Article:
Misery on Main Street, Victory on Wall Street: Economic Discomfort and the Cross-Section of Global Stock Returns
49 Pages Posted: 17 Dec 2020 Last revised: 20 Dec 2020
Date Written: November 14, 2020
This study argues that local economic discomfort influences investors’ risk-aversion, leading to a cross-sectional variation of equity risk premia around the world. To test this assertion, we use the popular Misery Index, which aggregates unemployment and inflation rates, as a gauge of macroeconomic welfare. Using data from 65 stock markets for the years 1960–2019, we demonstrate that economic discomfort reliably predicts future equity returns in the cross-section. A quartile of countries with the highest Misery Index outperform the countries with the lowest Misery Index by 0.65% per month. The phenomenon is not subsumed by a battery of established return predictors and proves robust to many additional checks. The effect is stronger in countries where prices are set primarily by local investors and where uncertainty avoidance is high. Finally, this economic discomfort premium can be successfully harvested with liquid exchange-traded funds.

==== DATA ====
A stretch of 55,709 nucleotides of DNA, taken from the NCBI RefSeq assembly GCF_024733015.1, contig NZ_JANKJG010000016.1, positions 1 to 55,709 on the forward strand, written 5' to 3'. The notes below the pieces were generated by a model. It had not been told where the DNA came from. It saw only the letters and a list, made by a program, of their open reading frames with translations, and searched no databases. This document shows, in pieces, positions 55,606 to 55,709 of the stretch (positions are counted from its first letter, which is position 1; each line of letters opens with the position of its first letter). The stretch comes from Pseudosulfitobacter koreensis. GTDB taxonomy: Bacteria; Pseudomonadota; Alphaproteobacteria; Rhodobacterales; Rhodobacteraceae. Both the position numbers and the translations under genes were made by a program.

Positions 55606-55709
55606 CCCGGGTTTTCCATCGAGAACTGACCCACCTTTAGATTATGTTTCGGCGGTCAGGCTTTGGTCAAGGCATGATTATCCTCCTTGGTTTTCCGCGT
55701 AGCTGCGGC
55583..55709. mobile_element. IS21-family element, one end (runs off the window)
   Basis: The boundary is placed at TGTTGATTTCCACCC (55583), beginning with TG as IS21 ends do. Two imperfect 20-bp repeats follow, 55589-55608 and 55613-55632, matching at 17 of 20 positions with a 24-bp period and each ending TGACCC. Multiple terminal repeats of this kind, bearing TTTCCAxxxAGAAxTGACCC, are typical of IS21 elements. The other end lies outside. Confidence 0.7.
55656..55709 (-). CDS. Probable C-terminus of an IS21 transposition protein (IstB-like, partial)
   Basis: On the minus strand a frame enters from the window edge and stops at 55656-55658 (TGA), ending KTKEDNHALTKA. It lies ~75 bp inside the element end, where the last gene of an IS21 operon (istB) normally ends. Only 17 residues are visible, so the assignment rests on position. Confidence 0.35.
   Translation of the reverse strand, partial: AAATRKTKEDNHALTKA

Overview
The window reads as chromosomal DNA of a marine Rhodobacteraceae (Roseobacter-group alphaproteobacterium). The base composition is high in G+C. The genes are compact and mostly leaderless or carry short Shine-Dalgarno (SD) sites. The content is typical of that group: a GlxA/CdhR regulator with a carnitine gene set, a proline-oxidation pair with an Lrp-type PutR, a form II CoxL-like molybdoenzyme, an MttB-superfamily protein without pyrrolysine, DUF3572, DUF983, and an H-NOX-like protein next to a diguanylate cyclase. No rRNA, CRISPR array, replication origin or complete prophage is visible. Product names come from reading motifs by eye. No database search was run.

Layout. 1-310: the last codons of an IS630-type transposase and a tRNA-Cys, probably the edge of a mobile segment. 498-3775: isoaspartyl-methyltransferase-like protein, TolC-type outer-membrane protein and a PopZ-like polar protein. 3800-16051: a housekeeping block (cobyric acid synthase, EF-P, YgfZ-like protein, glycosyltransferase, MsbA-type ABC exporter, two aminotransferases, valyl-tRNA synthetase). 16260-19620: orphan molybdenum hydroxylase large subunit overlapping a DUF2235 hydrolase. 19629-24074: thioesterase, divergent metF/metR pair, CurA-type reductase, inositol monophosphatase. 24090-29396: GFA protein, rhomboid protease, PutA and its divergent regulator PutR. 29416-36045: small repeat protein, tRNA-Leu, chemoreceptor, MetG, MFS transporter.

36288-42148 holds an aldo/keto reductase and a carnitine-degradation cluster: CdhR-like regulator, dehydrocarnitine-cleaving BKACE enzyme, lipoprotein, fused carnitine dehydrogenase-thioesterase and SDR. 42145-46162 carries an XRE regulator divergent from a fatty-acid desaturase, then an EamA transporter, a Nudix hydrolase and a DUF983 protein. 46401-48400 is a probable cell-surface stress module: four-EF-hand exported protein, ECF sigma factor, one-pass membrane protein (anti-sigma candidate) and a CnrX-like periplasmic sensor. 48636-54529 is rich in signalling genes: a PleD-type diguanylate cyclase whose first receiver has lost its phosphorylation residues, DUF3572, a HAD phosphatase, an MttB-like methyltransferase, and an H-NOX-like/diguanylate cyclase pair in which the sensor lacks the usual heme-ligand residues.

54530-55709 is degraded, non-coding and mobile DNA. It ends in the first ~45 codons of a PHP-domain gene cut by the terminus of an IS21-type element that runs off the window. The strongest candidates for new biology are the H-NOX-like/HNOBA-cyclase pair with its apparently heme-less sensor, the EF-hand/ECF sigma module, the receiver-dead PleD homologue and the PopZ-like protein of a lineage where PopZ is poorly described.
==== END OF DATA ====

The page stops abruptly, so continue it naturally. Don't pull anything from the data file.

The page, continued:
Keywords: Equity Indices, International Markets, Asset Pricing, Equity Anomalies, Return Predictability, the Cross-Section of Stock Returns, the Misery Index, Economic Discomfort Index, Unemployment, Inflation
JEL Classification: G11, G12, G14, G15, E3, E24, I31
Suggested Citation: Suggested Citation